My boyfriend and I have been together for four years. He says that he doesn’t see the point in marriage, but he’ll marry me just because I want to. He views marriage as just a title that doesn’t reflect our love. I know he loves me, but I can’t help but wonder why he wouldn’t want to make our relationship official by getting married. Should I be concerned?
Ready to Tie the Knot
Dear Ready to Tie the Knot,
Just because your boyfriend doesn’t believe in marriage doesn’t mean he loves you any less. People can live, long healthy, and loving relationships without a piece of paper to prove their love and commitment. Look at Goldie Hawn and Kurt Russel who has been going strong for 35 plus years. Then there’s Jennifer Lopez who’s on her fourth marriage and can’t seem to make it work.
I think there are a lot of factors that influence a person’s view of marriage. Are you religious? Do you want to have children? Do you need to be married to receive benefits? Are you looking to give up half of your assets if the marriage doesn’t work out? Do you enjoy spending all of your money on overpriced lawyers that will result in long, tedious court proceedings? If the answer is no to these questions, then there’s no need to get married. If the answer is yes then you might want to have another discussion with your boyfriend about tying the knot. Let’s be realistic, we’d all like to believe that marriage is forever, but the divorce rate proves that marriages don’t always last. The end is often the beginning when things get messy and people that once loved each other fight over children, money, and assets. Then, the idea that once sounded so romantic quickly turns into a nightmare that you wished you could have avoided like the plague.
Perhaps your boyfriend is concerned about the financial aspect of the wedding cost and for good reason. When you think about it, it’s a lot of money to shell out for one day’s exorbitantly expensive party that more than likely you won’t even get to enjoy. The money can be used towards something more beneficial like a down payment on a house or traveling.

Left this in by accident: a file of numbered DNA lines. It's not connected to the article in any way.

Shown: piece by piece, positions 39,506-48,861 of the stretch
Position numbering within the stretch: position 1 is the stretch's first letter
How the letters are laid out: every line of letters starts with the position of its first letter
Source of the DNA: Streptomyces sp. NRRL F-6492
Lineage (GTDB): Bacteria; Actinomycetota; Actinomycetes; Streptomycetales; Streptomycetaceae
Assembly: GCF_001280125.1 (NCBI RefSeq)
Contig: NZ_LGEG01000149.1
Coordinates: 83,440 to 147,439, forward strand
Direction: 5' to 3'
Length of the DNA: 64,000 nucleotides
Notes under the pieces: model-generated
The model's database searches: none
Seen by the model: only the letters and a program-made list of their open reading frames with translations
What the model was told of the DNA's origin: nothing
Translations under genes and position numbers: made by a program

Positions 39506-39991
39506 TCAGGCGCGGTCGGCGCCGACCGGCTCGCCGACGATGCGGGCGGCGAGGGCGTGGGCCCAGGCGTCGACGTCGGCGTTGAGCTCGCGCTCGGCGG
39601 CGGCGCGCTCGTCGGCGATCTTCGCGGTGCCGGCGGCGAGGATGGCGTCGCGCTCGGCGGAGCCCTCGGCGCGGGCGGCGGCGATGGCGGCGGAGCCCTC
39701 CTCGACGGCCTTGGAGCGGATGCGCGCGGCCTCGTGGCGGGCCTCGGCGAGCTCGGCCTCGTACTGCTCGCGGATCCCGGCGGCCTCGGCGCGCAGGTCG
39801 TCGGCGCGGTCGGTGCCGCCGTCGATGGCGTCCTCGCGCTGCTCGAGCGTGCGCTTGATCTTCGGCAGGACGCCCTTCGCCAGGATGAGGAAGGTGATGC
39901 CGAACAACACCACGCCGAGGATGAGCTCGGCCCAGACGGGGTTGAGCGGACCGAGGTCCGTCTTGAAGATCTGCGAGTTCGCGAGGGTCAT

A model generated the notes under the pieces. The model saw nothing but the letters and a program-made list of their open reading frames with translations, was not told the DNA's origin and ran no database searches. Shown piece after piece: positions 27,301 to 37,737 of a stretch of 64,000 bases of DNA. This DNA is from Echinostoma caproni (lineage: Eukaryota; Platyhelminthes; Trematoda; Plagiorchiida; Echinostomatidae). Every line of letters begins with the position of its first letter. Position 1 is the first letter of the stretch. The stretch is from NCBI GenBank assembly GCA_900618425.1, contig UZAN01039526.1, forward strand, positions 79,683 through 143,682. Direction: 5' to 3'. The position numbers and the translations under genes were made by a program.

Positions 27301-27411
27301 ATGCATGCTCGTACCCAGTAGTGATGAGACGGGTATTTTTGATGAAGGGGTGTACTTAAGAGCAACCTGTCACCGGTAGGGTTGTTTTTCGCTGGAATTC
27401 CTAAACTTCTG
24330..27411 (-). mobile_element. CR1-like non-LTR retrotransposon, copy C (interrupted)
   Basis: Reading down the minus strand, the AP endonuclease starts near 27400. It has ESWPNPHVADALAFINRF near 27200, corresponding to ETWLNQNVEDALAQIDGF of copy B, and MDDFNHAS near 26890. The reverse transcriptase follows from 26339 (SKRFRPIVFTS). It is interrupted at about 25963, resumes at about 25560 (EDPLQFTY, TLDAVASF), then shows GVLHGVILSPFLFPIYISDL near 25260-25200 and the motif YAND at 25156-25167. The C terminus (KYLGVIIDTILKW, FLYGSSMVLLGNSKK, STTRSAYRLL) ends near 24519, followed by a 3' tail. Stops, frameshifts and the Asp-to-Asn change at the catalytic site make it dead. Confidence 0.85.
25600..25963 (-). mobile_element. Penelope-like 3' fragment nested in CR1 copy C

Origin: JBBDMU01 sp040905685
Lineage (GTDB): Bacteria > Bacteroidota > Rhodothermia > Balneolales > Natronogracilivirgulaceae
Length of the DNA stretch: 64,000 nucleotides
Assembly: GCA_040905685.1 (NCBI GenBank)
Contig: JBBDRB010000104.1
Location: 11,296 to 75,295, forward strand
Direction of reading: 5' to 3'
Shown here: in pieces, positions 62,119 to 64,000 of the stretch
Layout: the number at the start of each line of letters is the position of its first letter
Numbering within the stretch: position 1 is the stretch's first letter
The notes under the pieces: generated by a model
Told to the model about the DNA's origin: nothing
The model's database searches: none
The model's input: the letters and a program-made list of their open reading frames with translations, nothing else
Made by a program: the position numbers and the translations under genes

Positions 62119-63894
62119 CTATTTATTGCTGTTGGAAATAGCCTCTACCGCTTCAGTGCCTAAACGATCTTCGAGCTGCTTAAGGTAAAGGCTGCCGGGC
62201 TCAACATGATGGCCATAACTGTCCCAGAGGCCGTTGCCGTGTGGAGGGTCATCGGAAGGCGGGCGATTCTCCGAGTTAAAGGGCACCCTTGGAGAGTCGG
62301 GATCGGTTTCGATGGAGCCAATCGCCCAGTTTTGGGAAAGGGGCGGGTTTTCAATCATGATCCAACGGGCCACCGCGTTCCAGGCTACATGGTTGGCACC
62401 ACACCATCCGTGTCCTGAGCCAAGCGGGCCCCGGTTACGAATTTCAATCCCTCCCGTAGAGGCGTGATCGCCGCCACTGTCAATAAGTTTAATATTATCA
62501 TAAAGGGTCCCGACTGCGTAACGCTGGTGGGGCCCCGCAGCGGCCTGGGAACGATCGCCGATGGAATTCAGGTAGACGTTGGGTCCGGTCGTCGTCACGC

You mentioned being concerned about your boyfriend’s reluctance to make the relationship official. What do you need to make it official? You don’t need validation from the people in your lives to demonstrate your commitment to each other. Every day we see people seeking relationship validation on social media where they’re publicly gushing over their significant other with Facebook posts that read, “I adore my husband. He’s my soul mate” but in private they’re at each other’s throats and look as though they genuinely detest each other’s company. I would strongly advise you to steer away from doing things for the show and in a way your boyfriend might see the wedding as one big unnecessary show. As your boyfriend said, marriage doesn’t reflect your love for each other. It is a legally binding contract that many enter into for the wrong reasons. Your boyfriend doesn’t need a piece of paper to legalize his love for you. Love is love. Contract or no contract.
If you need something, I suggest you exchange and have a small ceremony. We aren’t our grandparent’s generation where everyone was expected to get married or they would be whispered about at cocktail parties and not invited to the neighborhood watch meeting. In a lot of ways, marriage has become an outdated tradition. I’d embrace the fact that society no longer places pressure on your generation to get married.
I wouldn’t think anything of it if your boyfriend doesn’t believe in the institution of marriage. What’s important is that he believes in you and what the two of you share. That, my friend, is a beautiful thing and something I could commit to.